Addressing Obesity In Others…


I’ll state from the start that I’m less trying to initiate a discussion, than I am sharing the experiences of a career fitness trainer.

Discuss if you wish, but I reserve the right to delete, ignore, and to pass judgment based on my experiences.

As a career fitness trainer, I’ve been privy to discussions on obesity at many levels. My expertise has been sought to advise, to consult, and to help in framing such discussions.  I’ve seen the obesity of others addressed by family, friends, and coworkers from every possible angle.

Hint: these discussions almost never go well, and often have a negative, and even a contrary result on the individual’s behavior in matters of eating and drinking.

In cases where it’s a parent talking to an adult child, a spouse talking to his/her partner, friends talking to friends, or co-workers talking to their contemporaries about the need to lose weight, it can go south very quickly — even if the intentions behind those conversations are good.

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The primary example of such good intentions usually cited is “for reasons of health”. That is, an individual wants to guide another individual towards weight-loss for reasons of improved health. And though that may be the foundation for many of these discussions, it’s my opinion that at the root of them it often relates as much to what the person looks like, as it does to their level of health or wellness.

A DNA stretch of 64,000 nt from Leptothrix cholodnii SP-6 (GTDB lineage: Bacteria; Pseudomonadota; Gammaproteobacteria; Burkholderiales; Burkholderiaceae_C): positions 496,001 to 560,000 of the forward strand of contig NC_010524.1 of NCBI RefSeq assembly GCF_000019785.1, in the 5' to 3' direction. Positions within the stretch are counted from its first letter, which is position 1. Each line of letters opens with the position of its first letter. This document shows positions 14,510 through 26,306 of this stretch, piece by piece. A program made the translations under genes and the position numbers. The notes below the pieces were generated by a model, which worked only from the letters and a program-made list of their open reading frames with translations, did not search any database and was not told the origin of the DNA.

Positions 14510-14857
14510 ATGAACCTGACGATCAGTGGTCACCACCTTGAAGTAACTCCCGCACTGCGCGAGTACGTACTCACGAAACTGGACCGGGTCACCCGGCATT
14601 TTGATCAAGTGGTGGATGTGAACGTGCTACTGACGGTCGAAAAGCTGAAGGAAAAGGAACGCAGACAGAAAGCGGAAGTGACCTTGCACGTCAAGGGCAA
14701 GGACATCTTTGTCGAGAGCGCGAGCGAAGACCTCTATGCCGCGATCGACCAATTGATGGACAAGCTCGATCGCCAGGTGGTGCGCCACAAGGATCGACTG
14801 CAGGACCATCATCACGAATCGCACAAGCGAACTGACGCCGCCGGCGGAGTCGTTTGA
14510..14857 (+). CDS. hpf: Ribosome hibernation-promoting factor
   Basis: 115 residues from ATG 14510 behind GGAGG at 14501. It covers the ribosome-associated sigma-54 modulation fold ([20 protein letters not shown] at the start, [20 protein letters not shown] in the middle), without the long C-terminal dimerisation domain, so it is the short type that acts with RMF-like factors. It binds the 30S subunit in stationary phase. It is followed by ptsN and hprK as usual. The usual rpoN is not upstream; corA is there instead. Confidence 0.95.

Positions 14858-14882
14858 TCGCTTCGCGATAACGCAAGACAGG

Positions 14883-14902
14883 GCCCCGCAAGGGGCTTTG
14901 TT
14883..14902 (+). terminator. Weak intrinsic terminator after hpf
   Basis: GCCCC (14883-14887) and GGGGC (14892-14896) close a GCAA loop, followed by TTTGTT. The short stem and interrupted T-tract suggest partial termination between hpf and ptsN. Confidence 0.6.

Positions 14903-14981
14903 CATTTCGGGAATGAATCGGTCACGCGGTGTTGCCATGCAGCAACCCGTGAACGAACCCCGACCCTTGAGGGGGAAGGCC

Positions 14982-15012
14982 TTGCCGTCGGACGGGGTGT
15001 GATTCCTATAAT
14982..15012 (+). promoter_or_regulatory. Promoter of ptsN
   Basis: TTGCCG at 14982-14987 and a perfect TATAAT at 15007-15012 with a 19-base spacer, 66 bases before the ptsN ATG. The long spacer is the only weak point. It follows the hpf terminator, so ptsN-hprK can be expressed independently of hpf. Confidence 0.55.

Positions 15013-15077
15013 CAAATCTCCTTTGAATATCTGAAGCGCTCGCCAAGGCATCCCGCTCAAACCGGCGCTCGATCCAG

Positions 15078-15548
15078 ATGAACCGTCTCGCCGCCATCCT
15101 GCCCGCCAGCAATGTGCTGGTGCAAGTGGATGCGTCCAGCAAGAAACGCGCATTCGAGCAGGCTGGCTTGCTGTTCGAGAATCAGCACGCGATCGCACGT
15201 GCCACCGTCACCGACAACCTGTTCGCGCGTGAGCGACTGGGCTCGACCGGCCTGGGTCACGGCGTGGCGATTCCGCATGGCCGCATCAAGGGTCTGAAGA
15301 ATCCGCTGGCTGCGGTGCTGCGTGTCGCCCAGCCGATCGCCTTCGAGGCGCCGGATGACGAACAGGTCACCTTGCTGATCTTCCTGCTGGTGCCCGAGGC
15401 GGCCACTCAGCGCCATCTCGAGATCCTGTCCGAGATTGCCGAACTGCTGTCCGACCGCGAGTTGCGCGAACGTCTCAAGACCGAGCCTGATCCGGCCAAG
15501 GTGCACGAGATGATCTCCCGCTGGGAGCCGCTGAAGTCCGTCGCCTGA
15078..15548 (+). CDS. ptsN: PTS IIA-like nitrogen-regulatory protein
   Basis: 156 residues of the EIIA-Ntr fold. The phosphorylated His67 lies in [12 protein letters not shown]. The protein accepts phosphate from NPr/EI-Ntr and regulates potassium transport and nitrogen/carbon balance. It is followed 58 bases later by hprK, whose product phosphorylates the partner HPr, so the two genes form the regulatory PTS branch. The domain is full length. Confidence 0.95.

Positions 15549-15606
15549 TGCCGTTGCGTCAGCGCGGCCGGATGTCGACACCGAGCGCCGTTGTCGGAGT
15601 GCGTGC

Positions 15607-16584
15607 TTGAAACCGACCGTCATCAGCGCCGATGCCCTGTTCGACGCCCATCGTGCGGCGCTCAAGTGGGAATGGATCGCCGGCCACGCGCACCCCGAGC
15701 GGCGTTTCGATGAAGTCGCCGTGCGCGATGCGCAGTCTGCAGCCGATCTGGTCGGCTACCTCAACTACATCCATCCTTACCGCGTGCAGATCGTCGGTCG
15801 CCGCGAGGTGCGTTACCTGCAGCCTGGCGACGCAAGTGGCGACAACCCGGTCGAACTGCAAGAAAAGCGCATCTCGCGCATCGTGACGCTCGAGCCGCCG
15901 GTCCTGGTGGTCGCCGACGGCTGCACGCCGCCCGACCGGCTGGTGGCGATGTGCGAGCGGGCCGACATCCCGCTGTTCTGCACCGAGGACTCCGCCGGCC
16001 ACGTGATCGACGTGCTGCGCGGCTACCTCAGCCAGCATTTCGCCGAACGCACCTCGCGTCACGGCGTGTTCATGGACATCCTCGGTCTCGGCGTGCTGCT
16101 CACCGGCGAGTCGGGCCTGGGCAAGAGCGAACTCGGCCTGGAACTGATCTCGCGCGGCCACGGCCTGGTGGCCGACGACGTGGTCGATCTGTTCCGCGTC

Even in matters of obesity, human beings have the ability to cleverly mask their prejudice with so-called good intentions.

I have a client who has been with me on-and-off for nearly a decade. He’s approximately 80-lbs overweight. His parents speak to him regularly about the health implications of his obesity.

Though I am certain the parents of this man, who is now 30-years old, do have concerns that relate to his health, he is also the face of the family business. And as the face of that enterprise, I am just as certain that the parents of the young man would prefer he be at an aesthetically more pleasing weight.

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Each time his parents address this with him, they speak in terms of improved health, but often segue into matters of appearance. This can send my client into a depression, and his eating and drinking tendencies often increase. He has confessed this to me.

Did I mention he was not far from a healthy weight when he began working with me…?  The whole reason he became a client was because his parents wanted him to trim down a little for photographs and videos that he would appear in on behalf of their business.

As he resisted and went in the other direction, his parents applied even more pressure, to which he resisted more, and the snowball effect was an 80-pound weight gain over an approximate 4-5 year period.

The pressure from outside, as gentle as it might be, was not always gentle.  For my part, I have tried to do my best to provide him with beneficial workouts, and I’ve encouraged him to eat in support of those workouts.

This is not an isolated case. I have known many like this, too many, and have known of many more.